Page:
an instrument to measure temperature
photo: light synthesis: to make
to make (food) using light
We can see that many scientific terms are Latin names of objects borrowed to fit their physical structure or function. It would be similar to naming a hairstyle the “bowl” haircut or naming our pet “fluffy” based on its appearance.
Evolution of Medical Jargon
An Easy Way to Categorize
As with languages, scientific jargon has also evolved alongside new medical discoveries. Sometimes, medical terminologies sound formidable, but dissecting them can reveal a straightforward description of the medical condition.
For starters, let’s look at common prefixes and suffixes concerning medical conditions. The common suffix ‘-itis’ indicates the medical condition of inflammation, while the prefix indicates the body part experiencing the inflammation. Below are some common prefixes that can be combined with the suffix ‘-itis’.
Inflamed Body Part
Common Prefixes for Body Parts
Other common prefixes usually indicate the affected organs.
skull and brains
Other Common Prefixes in Scientific Jargon
Some prefixes indicate a location or relative quantity.
isothermic: having the same temperature isotonic: having the same concentration of salts
hypothermia: having lower than normal temperature
hyperactive: more active than baseline
endoplasmic: within the plasma
exothermic: heat exiting
mesocarp: the middle layer of the wall of a ripened fruit
epithelium layer: outer layer
When we come across advice from a doctor: “Oh, you have rhinovirus infection. Please stay hydrated with isotonic fluids.”, they are really advising us to consume enough water and salts to prevent dehydration as we have a case of the viral nose infection—the common cold!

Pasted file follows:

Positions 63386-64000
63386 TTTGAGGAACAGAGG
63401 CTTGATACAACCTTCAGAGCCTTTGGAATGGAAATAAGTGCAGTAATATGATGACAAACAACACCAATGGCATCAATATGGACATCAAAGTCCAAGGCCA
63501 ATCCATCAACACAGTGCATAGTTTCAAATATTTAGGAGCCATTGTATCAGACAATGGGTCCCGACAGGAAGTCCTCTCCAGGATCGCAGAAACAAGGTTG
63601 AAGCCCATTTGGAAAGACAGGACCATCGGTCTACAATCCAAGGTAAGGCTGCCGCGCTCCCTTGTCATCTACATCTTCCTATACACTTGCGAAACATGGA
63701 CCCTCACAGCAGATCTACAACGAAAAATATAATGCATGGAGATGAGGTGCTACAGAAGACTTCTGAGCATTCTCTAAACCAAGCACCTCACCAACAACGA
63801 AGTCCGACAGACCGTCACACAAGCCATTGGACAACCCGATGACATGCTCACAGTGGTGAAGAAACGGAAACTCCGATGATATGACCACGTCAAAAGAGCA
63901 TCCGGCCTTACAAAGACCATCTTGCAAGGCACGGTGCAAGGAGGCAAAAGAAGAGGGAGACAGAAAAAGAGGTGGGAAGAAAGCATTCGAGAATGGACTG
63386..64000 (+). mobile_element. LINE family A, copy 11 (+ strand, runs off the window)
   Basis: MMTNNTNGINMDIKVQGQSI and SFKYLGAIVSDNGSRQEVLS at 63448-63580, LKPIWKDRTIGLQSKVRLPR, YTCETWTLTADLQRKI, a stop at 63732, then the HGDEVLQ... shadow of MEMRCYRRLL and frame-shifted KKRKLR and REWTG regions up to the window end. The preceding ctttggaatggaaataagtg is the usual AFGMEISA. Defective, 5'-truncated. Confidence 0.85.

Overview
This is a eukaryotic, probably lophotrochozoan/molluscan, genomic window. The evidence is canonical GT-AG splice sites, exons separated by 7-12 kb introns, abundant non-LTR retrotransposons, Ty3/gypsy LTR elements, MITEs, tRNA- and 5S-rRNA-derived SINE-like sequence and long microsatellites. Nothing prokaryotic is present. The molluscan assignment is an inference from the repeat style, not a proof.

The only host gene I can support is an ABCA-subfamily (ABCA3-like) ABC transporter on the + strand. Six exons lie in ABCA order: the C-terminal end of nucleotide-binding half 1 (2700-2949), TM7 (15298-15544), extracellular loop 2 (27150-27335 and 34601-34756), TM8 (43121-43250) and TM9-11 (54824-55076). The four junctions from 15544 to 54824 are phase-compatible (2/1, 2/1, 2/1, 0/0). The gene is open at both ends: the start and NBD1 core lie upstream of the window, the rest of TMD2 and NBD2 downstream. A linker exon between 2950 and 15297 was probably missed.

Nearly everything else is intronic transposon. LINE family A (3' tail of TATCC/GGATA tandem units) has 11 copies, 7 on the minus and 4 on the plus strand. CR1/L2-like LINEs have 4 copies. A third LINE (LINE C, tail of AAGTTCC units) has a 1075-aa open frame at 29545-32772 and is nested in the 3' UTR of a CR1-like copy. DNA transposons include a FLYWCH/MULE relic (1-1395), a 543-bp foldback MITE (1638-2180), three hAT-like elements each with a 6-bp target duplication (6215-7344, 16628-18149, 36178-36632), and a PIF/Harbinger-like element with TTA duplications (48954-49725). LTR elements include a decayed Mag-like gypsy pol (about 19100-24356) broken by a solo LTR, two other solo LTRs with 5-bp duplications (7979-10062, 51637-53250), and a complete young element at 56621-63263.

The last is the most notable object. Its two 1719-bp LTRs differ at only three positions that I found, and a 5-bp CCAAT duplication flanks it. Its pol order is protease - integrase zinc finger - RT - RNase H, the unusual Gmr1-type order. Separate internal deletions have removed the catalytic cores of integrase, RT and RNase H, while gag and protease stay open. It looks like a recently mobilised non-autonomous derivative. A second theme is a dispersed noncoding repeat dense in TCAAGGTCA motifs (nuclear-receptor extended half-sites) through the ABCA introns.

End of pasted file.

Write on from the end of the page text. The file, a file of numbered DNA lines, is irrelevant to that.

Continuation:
Etymology: The Origins of Jargon
Observations Within Cultures
We need to understand that science jargon existed long before our time, and the cultural context of the people then impacts the naming convention. There are two common ways in which names came about back then: (1) based on daily observations and (2) named after Greek gods and goddesses.
Another naming strategy back then, with their acute observational skills, is to name body parts after regular daily objects.
The coccyx is named after the cuckoo bird because the bone’s shape looks just like its beak.
The fibula bone is named after Latin’s fibulae, which resemble the pins used by Roman soldiers to hold their cloaks in place.
Our hamstrings are named after the string-like tendons of hanging hams (pigs) at the butchers.
The knee’s patella is Latin for ‘little plate’, a rather adorable name for a structure that functions as a shield for the inner parts of our knees.
Importance of Greek Gods and Goddesses
It was also apt that the people back then had named parts of the mortal human bodies after their Greek gods and goddesses. Iris, for example, is the goddess of the rainbow—a rather fitting choice for the many different possible colors of irises. Atlas, who held the world on his shoulders, inspired the name for our topmost cervical vertebrae, which hold our entire head.
So, while it might sound like literal Greek to you, understanding the etymology and morphology of science jargon is definitely a step in the right direction toward understanding. This online etymology dictionary is a great place to start; not only does it provide succinct information on the word you are searching for, but it also suggests related words for your reference!